Worm Your Way Out

Scientist Federica Bertocchini of the Institute of Biomedicine and Biotechnology of Cantabria in Spain discovered a worm that eats plastic bags and leaves behind antifreeze.  Jeff and Anthony discuss the potential of this natural solution to the plastic waste problem, and whether that ends up being good or bad for the worms.  More Details/Download MP3 →


Womb with a View

For a study published in the journal Nature Communications, researchers from Philadelphia suspended premature lambs, a close animal model for human fetuses, in a special bag filled with lab-made amniotic fluid, allowing them to further develop for four weeks—longer than in past similar attempts.  Anthony and Jeff discuss the benefits of artificial wombs and whether they’d like to see what it would reveal.  More Details/Download MP3 →


On Mass

Researchers in the US say they’ve created a fluid with negative mass in the lab. What it means is that, unlike pretty much every other known physical object, when you push this fluid, it accelerates backwards instead of moving forwards. Jeff and Anthony try to work through what this means for the universe and for Tru TV’s Impractical Jokers.  More Details/Download MP3 →


Fighter Starter

We don’t always have a good sense of why we fight. What pushes us to the point of conflict, when we know it will make us unhappy? And why does it leave us feeling so glum afterward? Jeff and Anthony take a look at findings from the world of psychology to investigate some less-than-obvious answers.  More Details/Download MP3 →


Hey R U AR?

When we think of augmented reality face filters, we tend to think of goofy novelties like Halloween masks, face swapping, or inadvertent racist caricatures. But AR could go far beyond that, putting objects in real space with sophisticated tracking tech.  Jeff and Anthony imagine a world of the not-too-distant future full of AR and cute widdle angels.  More Details/Download MP3 →

EEBMHF Archaeopteryx portrait. Archaeopteryx is a well-known primitive bird from the Early Jurassic period of Solenhofen, Germany.

Dino Might Chicken

A chicken embryo with a dinosaur-like snout instead of a beak has been developed by scientists.  Is this a good thing or a terrifying thing?  Jeff and Anthony are here to think it through.  More Details/Download MP3 →


Ceph Modifying Code

Squids, cuttlefish and octopuses do not follow the normal rules of genetic information, according to research published in the journal Cell. Their RNA is extensively rewritten, particularly the codes for proteins found in the animals’ neurons.  Put simply, that’s very weird. One might even say… alien.  Anthony and Jeff remain on the case, gathering more and more evidence that they’s aliens.  More Details/Download MP3 →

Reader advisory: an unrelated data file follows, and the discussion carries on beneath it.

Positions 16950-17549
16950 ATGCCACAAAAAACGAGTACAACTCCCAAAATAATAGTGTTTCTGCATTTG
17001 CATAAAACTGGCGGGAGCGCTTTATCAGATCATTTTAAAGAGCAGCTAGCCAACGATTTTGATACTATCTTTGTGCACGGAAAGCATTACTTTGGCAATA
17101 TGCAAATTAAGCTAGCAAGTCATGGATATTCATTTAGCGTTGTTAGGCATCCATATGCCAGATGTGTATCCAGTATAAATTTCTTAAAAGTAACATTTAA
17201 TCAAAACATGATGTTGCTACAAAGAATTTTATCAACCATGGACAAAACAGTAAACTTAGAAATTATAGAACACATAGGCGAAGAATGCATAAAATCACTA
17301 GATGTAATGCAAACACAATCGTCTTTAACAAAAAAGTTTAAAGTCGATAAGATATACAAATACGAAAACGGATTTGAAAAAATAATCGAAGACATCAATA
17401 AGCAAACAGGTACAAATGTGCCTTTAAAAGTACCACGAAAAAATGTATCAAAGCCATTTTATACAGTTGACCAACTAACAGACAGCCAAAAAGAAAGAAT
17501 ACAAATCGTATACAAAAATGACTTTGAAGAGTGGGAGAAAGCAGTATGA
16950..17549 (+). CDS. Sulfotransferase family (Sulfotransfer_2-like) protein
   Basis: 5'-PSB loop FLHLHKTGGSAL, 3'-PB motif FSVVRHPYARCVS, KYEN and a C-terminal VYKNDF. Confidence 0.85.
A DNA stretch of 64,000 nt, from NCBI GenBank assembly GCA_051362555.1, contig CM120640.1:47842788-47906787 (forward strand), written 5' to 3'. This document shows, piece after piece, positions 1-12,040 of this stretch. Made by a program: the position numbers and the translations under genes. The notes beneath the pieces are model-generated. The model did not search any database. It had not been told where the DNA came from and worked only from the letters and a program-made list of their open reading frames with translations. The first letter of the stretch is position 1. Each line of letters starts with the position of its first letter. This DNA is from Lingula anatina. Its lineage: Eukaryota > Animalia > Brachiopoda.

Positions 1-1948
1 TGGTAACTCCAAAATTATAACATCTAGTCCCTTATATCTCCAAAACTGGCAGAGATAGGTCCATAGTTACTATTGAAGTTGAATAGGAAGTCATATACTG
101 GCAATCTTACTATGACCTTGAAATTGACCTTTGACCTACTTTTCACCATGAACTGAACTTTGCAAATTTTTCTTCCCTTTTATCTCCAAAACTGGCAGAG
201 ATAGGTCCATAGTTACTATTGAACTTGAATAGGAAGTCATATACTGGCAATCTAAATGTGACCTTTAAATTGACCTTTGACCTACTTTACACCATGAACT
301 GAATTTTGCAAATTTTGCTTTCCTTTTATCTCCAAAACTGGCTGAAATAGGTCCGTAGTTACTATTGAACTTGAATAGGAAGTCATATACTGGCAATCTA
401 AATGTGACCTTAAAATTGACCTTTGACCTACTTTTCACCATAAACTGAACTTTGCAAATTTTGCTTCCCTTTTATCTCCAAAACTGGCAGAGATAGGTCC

Owe de Toilette

Fed up with the theft of toilet paper from public bathrooms, tourist authorities in China’s capital have begun using facial recognition technology to limit how much paper a person can take.  Jeff and Anthony discuss toilet paper usage, and determine if facial recognition is a bit of overkill in this case.  More Details/Download MP3 →



Architecture firm Clouds Architecture Office has proposed a building that, instead of being supported by the ground and reaching up into the sky, would instead hang suspended from an asteroid. Named Analemma, the proposed skyscraper would be the tallest building ever created, and would travel thousands of miles each day between the northern and southern hemispheres in a figure-of-eight loop – including a daily pass over New York City. Anthony and Jeff discuss the concept and decide whether living there would be the best or worst thing.  More Details/Download MP3 →

t rex

Tyrannosaurus Sex

Tyrannosaurus Rex  had a snout as sensitive to touch as human fingertips, say scientists.  Experts believe that males and females rubbed their sensitive faces together in a prehistoric form of foreplay.  Jeff and Anthony discuss dinosaur mating, and the need to always make room for snout time.  More Details/Download MP3 →